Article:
The best worst days of my life

“Life always waits for some crisis to occur before revealing itself at its most brilliant.”—Paul Coelho

The eternal optimist, I kept on hoping and believing that my body would heal so I could walk from Rome to Jerusalem.

When I started to accept that even if my body did miraculously recover in the next few weeks that the distance and duration of the walk might turn out to be too much I started flirting with the idea that walking the Camino Frances to Santiago de Compostela could be a possibility instead because the total duration and distances between towns is shorter.

Yes, I was still thinking about walking somewhere even as my body was screaming out “no friggin’ way” and cramping down to protect itself— even on the days I could barely walk 40 minutes without having to sit down because of the spasms and pain. 

Yes, I’m optimistic and also very determined and stubborn.

I thought I was coming to London to catch up with Viv then walk 3000+ kilometres.

However, it turns out I have come here to start learning how to fully inhabit my body and to learn a new and easier way to walk through life.

I feel like the pain has stripped me down to my bare bones and now I am being rebuilt from the ground up.

With the help of my osteo/human movement specialist Dan, I am literally training my body how to walk without hurting itself. It has been a surprise and a revelation to discover how little I inhabit my own body through movement and breath.

The human body is an amazingly complex system. When we are injured, the body will adapt its movement to protect itself. The problem is when the injury heals the body doesn’t always revert to form. 

My body is layers and layers of adaptations.

Since tearing my ligaments in my left ankle six months ago, I have barely put any weight on my left foot. Whilst my ankle healed, it stayed frozen as I was too scared to move it in case I injured it again. My body couldn’t go back to how it used to be and even if it did, it already held onto a number of adaptations from the numerous injuries during my life.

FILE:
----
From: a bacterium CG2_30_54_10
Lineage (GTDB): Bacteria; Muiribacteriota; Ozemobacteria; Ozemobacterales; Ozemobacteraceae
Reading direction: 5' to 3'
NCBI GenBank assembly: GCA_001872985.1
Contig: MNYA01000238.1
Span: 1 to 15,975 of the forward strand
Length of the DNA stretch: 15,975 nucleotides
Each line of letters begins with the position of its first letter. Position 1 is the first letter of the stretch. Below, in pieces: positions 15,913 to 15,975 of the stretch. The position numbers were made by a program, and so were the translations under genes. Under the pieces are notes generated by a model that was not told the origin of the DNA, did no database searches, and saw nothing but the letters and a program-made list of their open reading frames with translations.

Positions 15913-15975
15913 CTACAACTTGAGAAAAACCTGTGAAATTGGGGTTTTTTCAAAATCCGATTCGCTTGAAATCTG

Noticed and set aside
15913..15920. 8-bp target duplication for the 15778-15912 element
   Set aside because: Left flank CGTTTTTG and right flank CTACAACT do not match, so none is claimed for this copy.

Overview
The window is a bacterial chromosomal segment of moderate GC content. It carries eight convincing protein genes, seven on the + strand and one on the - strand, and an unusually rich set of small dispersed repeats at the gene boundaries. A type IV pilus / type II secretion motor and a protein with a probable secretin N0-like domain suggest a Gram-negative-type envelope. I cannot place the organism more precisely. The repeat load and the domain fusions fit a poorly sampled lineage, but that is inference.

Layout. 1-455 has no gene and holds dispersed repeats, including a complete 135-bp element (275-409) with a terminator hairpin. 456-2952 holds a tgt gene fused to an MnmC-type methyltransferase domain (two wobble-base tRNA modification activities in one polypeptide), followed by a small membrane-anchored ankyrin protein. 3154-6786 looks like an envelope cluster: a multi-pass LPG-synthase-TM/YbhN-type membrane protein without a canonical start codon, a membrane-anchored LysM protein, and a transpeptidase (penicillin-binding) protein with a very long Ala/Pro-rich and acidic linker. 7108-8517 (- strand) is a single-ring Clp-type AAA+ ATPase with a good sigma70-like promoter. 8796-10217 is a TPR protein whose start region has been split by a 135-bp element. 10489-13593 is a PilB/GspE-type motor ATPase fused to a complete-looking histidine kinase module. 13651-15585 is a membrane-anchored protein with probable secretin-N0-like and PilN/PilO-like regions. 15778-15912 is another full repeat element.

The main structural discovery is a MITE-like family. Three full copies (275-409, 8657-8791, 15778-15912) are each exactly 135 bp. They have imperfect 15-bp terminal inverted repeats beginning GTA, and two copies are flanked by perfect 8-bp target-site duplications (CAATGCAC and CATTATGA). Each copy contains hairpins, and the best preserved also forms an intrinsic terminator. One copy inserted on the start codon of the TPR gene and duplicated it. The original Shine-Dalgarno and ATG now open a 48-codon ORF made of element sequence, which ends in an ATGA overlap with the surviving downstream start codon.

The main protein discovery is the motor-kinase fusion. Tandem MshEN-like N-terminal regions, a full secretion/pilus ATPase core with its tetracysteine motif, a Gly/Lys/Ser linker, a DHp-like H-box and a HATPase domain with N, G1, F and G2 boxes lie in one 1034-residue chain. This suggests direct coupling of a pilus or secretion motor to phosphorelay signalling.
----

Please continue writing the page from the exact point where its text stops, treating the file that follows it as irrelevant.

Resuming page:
Perhaps the biggest contributor has been my posture. I have spent years shrinking and hiding and trying to protect my heart and you can see this in my body—hunched shoulders, rounded upper back, leaning forward and collapsed through my core. When I walk, I step quietly and gently so as not to disturb anyone and to avoid attention.

I have also discovered that what I thought was gentle breathing is really barely breathing at all. I use my neck muscles to inhale shallow into my lungs and rarely use my diaphragm fully. This is especially noticeable when I am in pain. If I breathe shallow, I don’t feel the pain as much. If I breathe shallow, I don’t feel the emotions inside my body as much. This was a useful technique when my heart was broken and grieving and I didn't know how to be with emotional pain. Now I know better now, I want to feel fully alive and breathe in life.

Our breath is so important to encourage blood flow to places that need healing. 

Our breath encourages those tight places inside us to open up and release. Often it is those tight places inside us that cause our pain.